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Firefighters helped stalled cars in downtown Charleston after heavy rain in December. 

At some point, there’s no “fix” for flooding whether it’s from a 1,000-year downpour or sea rise. So you have to work with what you’ve got -- at every level from households to big business and government.

That’s one of the big takeaways from Dan Goedbloed’s talk Thursday as part of Charleston’s Dutch Dialogues. It’s a given, he says, that storms intensified by climate change will occasionally overwhelm the city’s under-construction deep-tunnel pumping system. Streets will become canals and green space will become lakes -- at least until they can be pumped out at low tide. But we can learn to live with it and, over time, reduce the financial impact to zero in 100-year rainfall events. You read that right: no damage.

So Mr. Goedbloed, an ex-Rotterdam stormwater engineer who’s now leading Amsterdam’s Rainproof campaign, is bullish on Charleston coping with its flooding. He takes an “every raindrop counts” approach.

As far as rainfall flooding goes, the city government will need to lead the way by retaining and reusing water in parks and other public spaces. Institutions, big business and developers will need to take on projects of their own -- some radical, some mundane. Think harvesting rain for drinking water, roads that contain runoff, porous parking surfaces, retention ponds, underground storage and reuse systems.

Individuals, too, will have to take more responsibility for making their properties flood-proof. Insurance companies might even be persuaded to incentive it.

That’s asking a lot. That’s a revolution. But it’s also a solution and one the Dutch have proven is doable. And the rainbow in all of it is that these projects can make the city more beautiful, more resilient, more liveable. In Amsterdam, you wear a slicker to De Rainbar, and when it rains inside, it’s happy hour. In another part of the city, a brewer is using rain to make beer.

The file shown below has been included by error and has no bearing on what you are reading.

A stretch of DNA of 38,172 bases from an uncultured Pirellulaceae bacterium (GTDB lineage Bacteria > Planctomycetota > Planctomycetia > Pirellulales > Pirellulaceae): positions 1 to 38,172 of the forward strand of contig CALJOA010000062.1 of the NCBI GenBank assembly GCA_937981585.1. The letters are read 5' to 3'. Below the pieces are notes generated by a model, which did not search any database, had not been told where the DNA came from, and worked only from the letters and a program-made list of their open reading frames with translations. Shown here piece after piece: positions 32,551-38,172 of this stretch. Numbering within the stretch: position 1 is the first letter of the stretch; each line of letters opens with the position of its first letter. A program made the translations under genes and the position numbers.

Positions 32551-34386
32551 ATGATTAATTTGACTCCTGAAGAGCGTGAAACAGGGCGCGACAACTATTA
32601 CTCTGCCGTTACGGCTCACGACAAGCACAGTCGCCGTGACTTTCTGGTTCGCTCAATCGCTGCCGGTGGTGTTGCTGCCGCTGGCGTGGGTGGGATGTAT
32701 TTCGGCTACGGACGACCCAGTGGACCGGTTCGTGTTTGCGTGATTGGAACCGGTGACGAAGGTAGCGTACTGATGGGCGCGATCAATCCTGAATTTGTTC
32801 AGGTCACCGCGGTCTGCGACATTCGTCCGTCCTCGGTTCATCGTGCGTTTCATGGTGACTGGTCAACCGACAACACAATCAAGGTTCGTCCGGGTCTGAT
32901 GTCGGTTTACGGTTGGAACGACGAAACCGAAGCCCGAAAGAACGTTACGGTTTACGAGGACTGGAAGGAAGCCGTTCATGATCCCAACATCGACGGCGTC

If fully embraced, parts of the Charleston peninsula might look completely different in 50 years. There could be canal systems in low-lying areas. The city might store and reuse vast amounts of rainwater. Most new toilets may flush with it. You want “to make a sponge out of the city,” Mr. Goedbloed says.

Different sets of solutions are being devised for specific parts of town such as the medical district as well as suburban trouble spots like the Church Creek basin and the islands.

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Where to start? Everywhere and all at once. New development is the easiest to control, Mr. Goedbloed pointed out. The city and county government must demand runoff control and other flood-mitigation measures from developers, and municipalities must undertake their own flood-control projects.

Charleston may well need a “rainwater ordinance.” Rain barrels and rain gardens represent a proverbial drop-in-the-bucket, but collectively, they can make a big difference in densely populated areas. Do-it-yourselfers can get started at www. clemson.edu/extension/raingarden/. Clemson also has a wealth of information on harvesting rain water for home use, where to find rain barrels and other flood-smart projects. The Amsterdam Rainproof webpage, available in English, is https://www.rainproof.nl/.

Though the final recommendations from Dutch Dialogues won’t be ready for months – design recommendations are due Sept. 26 – it's clear that Charleston and Charlestonians must take ownership of the city’s flooding problems. City leaders and the Army Corps of Engineers must scrap for every federal dollar available for large-scale projects. Businesses big and small must do their part, individuals too. We’re getting all the tools, and it’s time to put them to work.

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